Our Accessible Barrier-Free Bathroom Remodel is Done!

Sorry that it's been a very long time since my last blog post! I had to stop when we began our handicapped bathroom remodel, and when we were done there was just so much going on in my life that I had to let my blog slide. I didn't mean for it to be so long, and I'm hoping to post now and then. Since the bathroom remodel has been such an amazing thing for me, I'm going to share what we did. 

The bulk of 2015 for us was consumed with one major focus: a complete remodel of our master bathroom to make it accessible and barrier-free. We knew eventually I would need a completely open shower, and after a few near falls stepping over the bathtub, it was clearly time. 

We spent months planning out every inch of the room and evaluating products for its function.  It was difficult for me to wrap my brain around an 2-D architectural schematic, so my husband taught himself how to use a CAD drafting program. He was able to scan the contractor's drawings into the computer so the bathroom could be accurately viewed from every angle and show spatial relationships. Although we had not planned to do that in the beginning, taking that step with CAD helped us avoid problems we had not anticipated and was an incredibly important step in making the design meet our expectations.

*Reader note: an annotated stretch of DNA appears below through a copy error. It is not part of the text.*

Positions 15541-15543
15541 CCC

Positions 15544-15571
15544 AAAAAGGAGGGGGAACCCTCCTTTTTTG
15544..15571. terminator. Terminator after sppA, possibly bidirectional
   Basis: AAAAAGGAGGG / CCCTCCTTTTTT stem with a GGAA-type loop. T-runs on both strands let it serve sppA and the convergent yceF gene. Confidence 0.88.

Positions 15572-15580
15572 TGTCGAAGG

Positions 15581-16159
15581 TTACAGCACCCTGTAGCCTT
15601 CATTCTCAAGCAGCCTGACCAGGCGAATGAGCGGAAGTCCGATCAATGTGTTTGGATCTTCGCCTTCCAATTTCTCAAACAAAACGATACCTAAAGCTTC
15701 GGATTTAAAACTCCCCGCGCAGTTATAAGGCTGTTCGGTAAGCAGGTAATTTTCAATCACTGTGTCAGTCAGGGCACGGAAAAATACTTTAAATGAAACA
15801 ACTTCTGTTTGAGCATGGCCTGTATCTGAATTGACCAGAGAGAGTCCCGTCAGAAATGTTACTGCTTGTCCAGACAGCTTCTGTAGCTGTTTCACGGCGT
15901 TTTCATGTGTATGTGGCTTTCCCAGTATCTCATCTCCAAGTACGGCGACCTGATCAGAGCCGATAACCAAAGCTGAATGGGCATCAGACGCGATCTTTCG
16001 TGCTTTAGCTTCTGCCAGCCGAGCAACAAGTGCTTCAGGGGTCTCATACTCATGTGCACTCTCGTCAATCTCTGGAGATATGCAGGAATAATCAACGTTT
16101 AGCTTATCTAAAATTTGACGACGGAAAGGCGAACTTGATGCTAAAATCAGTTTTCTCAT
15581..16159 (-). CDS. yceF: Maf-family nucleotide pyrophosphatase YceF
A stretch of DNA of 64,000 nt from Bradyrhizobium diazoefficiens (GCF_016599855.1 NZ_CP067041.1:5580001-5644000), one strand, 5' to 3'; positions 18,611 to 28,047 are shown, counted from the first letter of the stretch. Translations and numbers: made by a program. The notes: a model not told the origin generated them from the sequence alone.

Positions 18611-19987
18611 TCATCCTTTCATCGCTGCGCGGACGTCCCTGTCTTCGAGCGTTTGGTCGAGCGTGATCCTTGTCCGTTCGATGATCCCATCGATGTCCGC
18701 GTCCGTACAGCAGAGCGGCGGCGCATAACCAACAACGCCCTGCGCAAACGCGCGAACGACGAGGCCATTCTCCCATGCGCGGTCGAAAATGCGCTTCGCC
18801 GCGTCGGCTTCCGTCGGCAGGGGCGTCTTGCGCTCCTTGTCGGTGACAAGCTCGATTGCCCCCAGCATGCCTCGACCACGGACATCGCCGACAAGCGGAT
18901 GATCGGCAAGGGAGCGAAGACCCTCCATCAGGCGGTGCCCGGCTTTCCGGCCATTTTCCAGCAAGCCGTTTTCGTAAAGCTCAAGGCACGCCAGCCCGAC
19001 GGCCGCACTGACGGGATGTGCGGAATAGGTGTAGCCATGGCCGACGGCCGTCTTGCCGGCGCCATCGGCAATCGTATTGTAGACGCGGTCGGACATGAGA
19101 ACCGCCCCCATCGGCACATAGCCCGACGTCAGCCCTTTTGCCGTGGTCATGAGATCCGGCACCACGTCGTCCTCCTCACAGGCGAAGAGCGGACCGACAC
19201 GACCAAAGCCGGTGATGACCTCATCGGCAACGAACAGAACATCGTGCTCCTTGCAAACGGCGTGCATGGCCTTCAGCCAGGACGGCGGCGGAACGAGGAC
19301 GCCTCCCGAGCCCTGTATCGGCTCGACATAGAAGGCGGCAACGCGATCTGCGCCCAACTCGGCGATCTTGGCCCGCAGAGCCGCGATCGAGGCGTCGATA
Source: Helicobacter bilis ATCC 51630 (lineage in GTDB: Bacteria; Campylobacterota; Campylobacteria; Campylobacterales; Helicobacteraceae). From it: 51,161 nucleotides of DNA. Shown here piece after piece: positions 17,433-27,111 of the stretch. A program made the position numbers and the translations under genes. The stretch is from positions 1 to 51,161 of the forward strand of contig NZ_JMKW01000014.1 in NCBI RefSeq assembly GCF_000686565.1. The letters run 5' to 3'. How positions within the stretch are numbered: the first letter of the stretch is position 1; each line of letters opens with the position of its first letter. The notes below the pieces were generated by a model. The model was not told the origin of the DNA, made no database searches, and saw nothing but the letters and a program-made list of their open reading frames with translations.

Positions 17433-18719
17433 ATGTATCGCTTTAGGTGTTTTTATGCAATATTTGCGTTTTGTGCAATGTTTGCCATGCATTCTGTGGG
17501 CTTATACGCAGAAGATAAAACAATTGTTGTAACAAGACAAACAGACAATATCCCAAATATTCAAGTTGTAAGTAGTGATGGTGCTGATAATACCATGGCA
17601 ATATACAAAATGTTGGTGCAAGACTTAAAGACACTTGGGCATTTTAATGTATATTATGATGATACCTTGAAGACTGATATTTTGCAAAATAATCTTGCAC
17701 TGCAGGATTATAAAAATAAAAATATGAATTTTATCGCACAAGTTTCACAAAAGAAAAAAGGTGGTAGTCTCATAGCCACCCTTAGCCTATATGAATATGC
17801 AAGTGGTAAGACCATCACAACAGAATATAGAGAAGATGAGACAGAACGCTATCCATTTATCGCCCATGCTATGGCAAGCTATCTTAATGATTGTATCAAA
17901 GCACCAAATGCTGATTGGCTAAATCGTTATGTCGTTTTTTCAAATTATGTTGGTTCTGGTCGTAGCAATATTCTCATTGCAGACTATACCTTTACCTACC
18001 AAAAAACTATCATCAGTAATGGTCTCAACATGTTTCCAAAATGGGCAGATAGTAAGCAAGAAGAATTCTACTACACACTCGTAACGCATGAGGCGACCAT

This was our old bathroom - narrow and dark!

With help from our contractor, we plotted out the ultimate barrier-free design. Since our original bathroom was so skinny and small, we had to move an entire wall and poach two feet of space from our guest room to make enough room for the wheelchair to maneuver easily and the design also required removing a second wall. At last the old bathroom was gutted, jack-hammered down to the dirt, plumbing moved, and everything built back up from scratch. 

Our finished accessible barrier-free bathroom!

After nearly 10 weeks of construction, it was finished! The exciting part is that our bathroom turned out even better than we hoped! It is not only a beautiful space, it has complete accessibility. Here are some of the amazing changes we made: 

~There is a normal height sink to use when standing, and a lower sink to use from a sitting position.